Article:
and you get conformed to it.

So Paul says,
don’t be conformed.
Be transformed.
Paul chose the most radical kind of “forming” there is.
Not conformed. Not deformed.
Not informed. Not malformed.
Not reformed.
Be transformed.
Be transformed by the renewing of your minds.
What is this radical change Paul talks about?
It is a complete change in the way we think,
not just what we think,
but the way we think,
the categories we use to discern,
the lenses we use to see.
And that complete change, Paul says,
is the one given to us in Jesus.
It is the complete change in how we see ourselves,
each other, the whole creation, and God.
It is the transformation that comes
when we see all of life
not as a series of paychecks earned,
but as a series of gifts given by grace.
It is the transformation wrought by the cross and resurrection,
where every worldly category got exposed as a lie.

Paul begins these verses with the little word “therefore.”
It is a big word, that little word “therefore”
because it implies that all of what Paul just said
about God and Jesus and the Spirit
the cross and resurrection and baptism
has some deep implication:
Transformation. A change of how we see and think.

What happens when we start thinking in a new way?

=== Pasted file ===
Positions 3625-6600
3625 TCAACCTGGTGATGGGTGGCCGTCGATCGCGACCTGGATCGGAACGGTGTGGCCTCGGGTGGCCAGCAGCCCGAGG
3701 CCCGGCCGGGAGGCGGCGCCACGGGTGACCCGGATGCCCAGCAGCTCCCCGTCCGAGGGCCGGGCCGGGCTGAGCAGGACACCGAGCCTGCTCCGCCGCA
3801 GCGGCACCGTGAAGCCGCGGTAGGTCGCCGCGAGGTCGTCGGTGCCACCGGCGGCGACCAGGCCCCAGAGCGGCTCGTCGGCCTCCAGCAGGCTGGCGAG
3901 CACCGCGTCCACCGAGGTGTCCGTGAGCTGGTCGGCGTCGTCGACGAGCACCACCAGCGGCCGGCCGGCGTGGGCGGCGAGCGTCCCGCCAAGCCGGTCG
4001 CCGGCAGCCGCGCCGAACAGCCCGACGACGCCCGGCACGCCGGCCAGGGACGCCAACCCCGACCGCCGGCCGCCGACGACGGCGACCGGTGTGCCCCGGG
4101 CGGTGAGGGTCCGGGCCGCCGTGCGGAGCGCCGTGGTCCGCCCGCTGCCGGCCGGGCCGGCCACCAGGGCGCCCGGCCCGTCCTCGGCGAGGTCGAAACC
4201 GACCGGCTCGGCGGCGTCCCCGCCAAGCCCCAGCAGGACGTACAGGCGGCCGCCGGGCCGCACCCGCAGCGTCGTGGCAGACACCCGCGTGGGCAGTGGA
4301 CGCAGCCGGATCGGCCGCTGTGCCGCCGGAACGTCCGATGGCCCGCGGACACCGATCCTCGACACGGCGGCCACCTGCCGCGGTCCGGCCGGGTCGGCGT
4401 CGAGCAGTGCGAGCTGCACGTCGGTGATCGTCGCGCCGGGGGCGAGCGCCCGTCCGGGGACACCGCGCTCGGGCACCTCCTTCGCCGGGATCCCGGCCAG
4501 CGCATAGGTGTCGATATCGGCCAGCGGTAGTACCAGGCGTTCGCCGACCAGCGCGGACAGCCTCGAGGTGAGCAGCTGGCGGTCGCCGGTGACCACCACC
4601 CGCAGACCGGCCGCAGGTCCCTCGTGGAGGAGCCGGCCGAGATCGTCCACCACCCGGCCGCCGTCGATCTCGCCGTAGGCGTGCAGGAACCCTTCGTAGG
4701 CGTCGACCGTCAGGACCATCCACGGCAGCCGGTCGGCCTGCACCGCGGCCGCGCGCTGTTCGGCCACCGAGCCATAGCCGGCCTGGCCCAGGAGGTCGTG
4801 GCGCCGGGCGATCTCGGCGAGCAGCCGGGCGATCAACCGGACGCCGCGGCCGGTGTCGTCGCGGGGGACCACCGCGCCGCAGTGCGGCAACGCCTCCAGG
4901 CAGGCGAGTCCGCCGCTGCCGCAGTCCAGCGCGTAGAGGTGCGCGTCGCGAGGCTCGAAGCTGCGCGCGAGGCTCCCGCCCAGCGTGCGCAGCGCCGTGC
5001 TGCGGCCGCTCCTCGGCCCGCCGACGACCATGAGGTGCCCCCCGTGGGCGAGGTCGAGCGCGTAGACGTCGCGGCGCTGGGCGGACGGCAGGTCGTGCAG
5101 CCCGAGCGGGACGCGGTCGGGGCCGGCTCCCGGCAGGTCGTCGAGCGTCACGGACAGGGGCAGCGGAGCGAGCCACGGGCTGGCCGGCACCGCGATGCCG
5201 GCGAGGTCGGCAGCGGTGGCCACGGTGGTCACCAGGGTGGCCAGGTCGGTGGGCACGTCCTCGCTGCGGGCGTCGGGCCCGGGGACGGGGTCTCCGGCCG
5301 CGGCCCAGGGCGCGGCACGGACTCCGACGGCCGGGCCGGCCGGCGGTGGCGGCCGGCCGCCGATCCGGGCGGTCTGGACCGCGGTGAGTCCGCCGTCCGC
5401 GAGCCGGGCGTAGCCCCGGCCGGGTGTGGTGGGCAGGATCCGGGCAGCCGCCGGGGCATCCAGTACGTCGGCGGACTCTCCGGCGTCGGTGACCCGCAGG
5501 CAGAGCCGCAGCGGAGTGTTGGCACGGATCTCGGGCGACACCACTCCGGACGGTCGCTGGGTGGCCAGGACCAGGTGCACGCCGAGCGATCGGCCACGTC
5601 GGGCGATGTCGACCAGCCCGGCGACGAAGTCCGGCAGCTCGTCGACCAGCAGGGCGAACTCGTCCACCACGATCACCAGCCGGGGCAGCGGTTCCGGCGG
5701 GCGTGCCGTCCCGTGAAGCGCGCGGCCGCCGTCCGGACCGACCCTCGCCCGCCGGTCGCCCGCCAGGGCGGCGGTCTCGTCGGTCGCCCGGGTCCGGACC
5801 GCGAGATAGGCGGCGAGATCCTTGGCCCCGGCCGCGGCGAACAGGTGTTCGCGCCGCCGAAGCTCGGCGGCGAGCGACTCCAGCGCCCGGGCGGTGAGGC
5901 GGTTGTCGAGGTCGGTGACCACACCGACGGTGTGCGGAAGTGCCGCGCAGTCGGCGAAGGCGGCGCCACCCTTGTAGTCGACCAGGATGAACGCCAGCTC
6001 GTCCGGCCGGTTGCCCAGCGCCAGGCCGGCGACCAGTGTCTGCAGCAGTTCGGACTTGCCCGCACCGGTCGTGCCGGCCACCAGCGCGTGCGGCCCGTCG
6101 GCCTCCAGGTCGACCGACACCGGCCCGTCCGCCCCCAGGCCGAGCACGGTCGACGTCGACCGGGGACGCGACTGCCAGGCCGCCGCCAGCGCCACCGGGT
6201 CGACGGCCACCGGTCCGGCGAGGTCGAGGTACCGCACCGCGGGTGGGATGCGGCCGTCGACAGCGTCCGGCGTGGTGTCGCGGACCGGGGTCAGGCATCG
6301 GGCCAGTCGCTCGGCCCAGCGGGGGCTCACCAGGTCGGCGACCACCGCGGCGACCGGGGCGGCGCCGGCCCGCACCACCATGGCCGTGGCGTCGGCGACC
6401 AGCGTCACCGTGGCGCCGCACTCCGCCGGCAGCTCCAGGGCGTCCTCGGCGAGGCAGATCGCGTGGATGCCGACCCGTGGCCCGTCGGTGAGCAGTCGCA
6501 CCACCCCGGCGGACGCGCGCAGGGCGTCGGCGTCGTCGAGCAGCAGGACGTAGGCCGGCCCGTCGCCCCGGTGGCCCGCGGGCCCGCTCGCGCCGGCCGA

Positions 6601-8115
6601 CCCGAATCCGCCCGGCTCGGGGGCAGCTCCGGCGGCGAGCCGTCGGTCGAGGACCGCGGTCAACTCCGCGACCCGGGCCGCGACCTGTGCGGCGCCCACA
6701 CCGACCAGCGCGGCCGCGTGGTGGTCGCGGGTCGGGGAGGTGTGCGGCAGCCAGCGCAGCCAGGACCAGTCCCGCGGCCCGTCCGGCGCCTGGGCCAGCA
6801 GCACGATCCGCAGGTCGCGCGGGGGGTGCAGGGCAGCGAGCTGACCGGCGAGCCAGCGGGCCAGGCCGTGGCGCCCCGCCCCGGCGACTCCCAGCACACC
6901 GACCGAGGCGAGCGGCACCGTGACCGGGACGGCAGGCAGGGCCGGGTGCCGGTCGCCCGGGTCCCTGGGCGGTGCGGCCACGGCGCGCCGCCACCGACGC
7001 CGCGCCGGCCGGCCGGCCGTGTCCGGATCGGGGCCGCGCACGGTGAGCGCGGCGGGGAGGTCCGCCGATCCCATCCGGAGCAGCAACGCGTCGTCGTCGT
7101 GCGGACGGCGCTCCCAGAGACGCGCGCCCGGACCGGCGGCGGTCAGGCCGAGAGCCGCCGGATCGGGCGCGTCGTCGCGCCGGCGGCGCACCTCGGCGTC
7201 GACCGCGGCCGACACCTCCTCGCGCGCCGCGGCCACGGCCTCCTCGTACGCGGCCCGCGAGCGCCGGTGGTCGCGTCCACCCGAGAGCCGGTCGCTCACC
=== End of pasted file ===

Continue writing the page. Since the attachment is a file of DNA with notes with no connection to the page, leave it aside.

When we see all of life as a series of gifts given by grace?
When we view ourselves as redeemed persons
worthy of love?
When we view every other individual as worthy of love?
When we view every other human group
as worthy of dignity and respect?
When you stop viewing God as the big distant daddy
who is terribly disappointed in you,
but instead, as the great source of your life
who is thrilled that you exist,
and longs to heal all that is broken in your life
out of sheer merciful, grace-filled love?
What happens?
Transformed relationships, transformed church,
transformed spirituality, transformed psychology,
transformed economics, transformed society,
transformed politics, transformed liturgy.

It occurs to me that in this time of deep economic recession
when many people are facing unemployment
and struggling mightily to get by,
it might actually mean something to say:
All of life is a series of gifts.
You are not your next paycheck.
You are not only what you can earn and spend.